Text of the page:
General Guidelines for Parenting: There Are No Rules

My basic rule of parenting is: There are no rules. The same thing will not work for everybody and things that work for nearly everybody won't always work. By experience, I've found that it is better to prevent problems than solve them. The following guidelines are as close to "rules" of parenting as I care to get.

Respect yourself. Be firm. Children will not respect a parent who has no self-respect. Respect your child. Be kind. Kids have tender feelings.

Have as few rules as possible for your kids. Don't have a rule you can't enforce or won't enforce. Choose your battles carefully. 

Explain the rules before a child breaks one, not afterward. Speak at the child's level (heads even) and make eye contact. Check for understanding by saying, "Tell me the rule." Don't ever ask, "Do you understand?"

Make the rules and set expectations appropriate to the child's age. Children become adults gradually, don't force it.

Avoid giving direct orders. There are better ways to win cooperation. Describe problems and let children tell themselves what to do. Instead of "Get your books off the table," try "Your books are on the table and the table needs to be set for dinner."

Give children a choice when they misbehave: Do you want to stop playing or leave the table? If no decision is made, make the decision for them.

Don't give a choice when one doesn't exist. Avoid "okay." The word "okay?" at the end of the sentence tells the child he HAS a choice. "It's time for bed, Okay?" Don't ask "Would you like to take a bath now?" when it's bathtime. Announce, "Bath time!"

Don't give unlimited choices. "What do you want for breakfast?" will lead to hassles. "Do you want eggs or cereal?" Much better.

There are three things you can never force a child to do: eat, sleep, and potty. If you try, you will lose. Children win if they engage parents in battle. You can't force a child to eat but you can make certain he comes to the table hungry. Separate bedtime from sleep time. Keep children in bed at bedtime but they can choose to sleep or not. If you force a child to go to the potty, watch out for revenge, "accidents" later.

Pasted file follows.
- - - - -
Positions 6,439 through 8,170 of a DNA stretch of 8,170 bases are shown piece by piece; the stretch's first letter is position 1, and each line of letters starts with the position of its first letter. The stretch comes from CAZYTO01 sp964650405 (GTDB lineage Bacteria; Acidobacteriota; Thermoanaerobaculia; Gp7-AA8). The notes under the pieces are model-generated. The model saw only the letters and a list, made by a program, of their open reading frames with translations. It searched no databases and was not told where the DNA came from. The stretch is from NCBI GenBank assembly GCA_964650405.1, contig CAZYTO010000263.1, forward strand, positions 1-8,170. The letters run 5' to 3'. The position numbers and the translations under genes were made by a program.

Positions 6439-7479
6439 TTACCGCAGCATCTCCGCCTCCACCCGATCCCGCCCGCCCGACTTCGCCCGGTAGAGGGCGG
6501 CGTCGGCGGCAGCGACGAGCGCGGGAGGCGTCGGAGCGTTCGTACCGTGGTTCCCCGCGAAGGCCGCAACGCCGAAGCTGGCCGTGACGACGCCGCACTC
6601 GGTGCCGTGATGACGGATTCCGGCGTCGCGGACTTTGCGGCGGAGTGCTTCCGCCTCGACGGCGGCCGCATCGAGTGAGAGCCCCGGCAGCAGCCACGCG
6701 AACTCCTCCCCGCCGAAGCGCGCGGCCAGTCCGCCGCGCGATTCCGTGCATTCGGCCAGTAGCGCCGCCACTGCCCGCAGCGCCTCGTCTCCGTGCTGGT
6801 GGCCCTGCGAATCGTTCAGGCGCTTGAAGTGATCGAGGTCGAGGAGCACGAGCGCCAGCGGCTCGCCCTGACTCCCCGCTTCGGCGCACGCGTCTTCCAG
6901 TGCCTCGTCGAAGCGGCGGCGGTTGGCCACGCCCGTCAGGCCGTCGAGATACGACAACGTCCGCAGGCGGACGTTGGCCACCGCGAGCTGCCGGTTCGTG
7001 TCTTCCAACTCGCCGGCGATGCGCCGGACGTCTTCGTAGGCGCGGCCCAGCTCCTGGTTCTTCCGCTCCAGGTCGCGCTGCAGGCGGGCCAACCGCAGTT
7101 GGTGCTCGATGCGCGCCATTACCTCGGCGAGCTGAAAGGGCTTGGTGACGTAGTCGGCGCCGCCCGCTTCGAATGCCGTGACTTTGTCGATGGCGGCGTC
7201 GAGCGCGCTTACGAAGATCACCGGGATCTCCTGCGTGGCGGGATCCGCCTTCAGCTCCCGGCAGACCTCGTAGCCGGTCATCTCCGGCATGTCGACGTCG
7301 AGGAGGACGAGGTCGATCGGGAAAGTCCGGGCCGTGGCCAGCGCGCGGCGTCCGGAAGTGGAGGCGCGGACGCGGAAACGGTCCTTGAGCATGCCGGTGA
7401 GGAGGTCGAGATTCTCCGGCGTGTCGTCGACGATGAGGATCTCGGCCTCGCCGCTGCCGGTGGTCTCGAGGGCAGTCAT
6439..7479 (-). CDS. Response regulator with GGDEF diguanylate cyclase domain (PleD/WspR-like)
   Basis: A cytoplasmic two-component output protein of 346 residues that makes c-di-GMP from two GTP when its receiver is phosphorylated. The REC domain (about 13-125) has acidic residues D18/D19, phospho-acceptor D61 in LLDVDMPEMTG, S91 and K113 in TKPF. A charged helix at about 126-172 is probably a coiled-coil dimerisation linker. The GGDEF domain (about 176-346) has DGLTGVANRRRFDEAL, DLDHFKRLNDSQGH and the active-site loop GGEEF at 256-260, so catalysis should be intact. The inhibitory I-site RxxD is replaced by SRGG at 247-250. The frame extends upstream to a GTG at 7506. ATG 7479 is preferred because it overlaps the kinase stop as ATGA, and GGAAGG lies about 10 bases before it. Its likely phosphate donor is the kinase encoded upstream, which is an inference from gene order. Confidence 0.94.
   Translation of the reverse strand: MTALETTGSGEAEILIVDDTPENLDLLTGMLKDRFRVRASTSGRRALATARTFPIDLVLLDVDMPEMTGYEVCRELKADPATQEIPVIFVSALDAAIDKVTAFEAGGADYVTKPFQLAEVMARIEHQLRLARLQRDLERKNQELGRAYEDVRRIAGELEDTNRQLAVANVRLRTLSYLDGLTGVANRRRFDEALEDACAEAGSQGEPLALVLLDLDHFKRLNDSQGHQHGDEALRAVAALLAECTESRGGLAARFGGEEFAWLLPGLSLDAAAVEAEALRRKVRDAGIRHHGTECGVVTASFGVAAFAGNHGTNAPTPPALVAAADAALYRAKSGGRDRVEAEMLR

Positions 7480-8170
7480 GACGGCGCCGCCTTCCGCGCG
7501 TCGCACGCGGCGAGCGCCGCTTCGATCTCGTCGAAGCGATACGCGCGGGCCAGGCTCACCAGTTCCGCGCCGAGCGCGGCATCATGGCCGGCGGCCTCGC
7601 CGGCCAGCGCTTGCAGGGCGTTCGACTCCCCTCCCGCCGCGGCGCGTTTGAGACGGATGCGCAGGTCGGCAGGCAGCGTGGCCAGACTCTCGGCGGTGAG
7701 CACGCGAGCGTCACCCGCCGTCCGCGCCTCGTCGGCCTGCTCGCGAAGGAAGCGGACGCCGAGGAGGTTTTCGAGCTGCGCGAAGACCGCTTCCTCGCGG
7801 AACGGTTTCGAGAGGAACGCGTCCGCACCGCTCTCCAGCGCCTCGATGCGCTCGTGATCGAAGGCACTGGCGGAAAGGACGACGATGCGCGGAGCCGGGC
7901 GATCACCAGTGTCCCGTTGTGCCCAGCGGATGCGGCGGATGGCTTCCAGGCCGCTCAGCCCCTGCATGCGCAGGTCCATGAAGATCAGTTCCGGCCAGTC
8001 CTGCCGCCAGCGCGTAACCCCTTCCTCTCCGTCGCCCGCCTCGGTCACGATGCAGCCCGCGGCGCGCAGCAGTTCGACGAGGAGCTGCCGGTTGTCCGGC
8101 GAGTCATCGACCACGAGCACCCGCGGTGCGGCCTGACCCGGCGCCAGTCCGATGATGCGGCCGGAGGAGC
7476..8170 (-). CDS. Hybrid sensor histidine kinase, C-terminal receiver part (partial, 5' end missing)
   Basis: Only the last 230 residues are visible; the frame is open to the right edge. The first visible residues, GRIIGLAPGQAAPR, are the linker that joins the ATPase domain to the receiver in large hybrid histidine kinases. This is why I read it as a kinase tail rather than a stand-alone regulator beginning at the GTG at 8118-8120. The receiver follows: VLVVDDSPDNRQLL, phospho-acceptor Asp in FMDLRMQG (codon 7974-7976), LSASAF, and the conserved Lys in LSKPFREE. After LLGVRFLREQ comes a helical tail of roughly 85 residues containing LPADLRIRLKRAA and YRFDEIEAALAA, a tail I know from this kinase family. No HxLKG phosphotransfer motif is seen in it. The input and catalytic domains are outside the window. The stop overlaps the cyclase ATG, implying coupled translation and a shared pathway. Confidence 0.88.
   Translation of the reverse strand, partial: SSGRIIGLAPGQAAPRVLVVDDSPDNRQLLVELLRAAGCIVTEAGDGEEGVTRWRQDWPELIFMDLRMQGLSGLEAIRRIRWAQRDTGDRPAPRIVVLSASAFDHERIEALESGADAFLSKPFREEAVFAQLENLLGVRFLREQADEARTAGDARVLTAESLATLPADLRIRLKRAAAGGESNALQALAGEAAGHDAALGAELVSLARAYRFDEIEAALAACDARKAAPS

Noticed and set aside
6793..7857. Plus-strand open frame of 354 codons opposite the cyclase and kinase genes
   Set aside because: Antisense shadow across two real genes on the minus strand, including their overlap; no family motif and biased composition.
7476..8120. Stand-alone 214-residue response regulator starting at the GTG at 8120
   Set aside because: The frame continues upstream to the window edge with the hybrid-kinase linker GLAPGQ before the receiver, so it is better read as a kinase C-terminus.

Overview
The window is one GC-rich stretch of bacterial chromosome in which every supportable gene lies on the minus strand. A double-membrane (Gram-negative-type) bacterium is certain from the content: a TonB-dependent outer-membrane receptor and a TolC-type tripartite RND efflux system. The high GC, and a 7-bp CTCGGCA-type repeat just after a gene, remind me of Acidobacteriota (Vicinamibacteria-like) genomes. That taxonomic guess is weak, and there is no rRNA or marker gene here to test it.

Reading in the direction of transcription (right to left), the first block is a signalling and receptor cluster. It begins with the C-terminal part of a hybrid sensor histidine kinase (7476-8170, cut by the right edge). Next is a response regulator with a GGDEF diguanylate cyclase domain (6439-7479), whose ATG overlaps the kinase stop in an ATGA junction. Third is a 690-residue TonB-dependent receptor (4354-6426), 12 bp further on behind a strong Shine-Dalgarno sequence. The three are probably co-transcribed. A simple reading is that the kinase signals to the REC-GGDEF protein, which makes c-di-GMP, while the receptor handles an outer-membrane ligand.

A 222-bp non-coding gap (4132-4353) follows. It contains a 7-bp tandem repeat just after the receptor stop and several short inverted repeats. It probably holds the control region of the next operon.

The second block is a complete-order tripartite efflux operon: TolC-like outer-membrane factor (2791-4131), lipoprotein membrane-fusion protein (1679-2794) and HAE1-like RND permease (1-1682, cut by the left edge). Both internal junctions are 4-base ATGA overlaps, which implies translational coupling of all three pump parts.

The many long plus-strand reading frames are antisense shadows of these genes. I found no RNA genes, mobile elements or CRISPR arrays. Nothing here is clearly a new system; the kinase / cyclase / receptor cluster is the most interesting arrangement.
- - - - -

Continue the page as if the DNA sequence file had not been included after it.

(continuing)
Catch a child being good. What you notice you get more of.

Don't act like a child did something on purpose when it was an accident. Mistakes are not the same as faults. Teach how to make restitution, make amends, or sincerely apologize. These are life skills.

Avoid the following questions: Did you do it? (Did you see me?) Why did you do this? (don't know) or What happened? (Let's see, lamp broke on the floor -- parents don't get it... parents not very bright). These questions teach a child to lie. Instead, state the problem and serve up the consequences.

Stay out of sibling arguments. You can never be the referee. Both kids will turn on you.

Don't protect children from the consequences of their actions. If the logical consequences are reasonable in the first place, enforce them. If the natural consequences aren't dangerous, let them happen. Don't accept promises or remorse thinking they won't do it again. They will learn to be manipulative. Consequences teach the lesson, not words. Yes, they will suffer. This is part of learning.

Avoid severe punishment. Logical or natural consequences teach the appropriate behavior AND responsibility for one's actions. Cruel punishment teaches revenge.

Give children your attention and your time. They can't live without it.

Trust your instincts. When you love from the heart, you can't go too far wrong. Children are very forgiving.


APA Reference
Gibson, E. (2019, August 9). General Guidelines for Parenting: There Are No Rules, HealthyPlace. Retrieved on 2024, June 13 from

Last Updated: August 9, 2019

Medically reviewed by Harry Croft, MD

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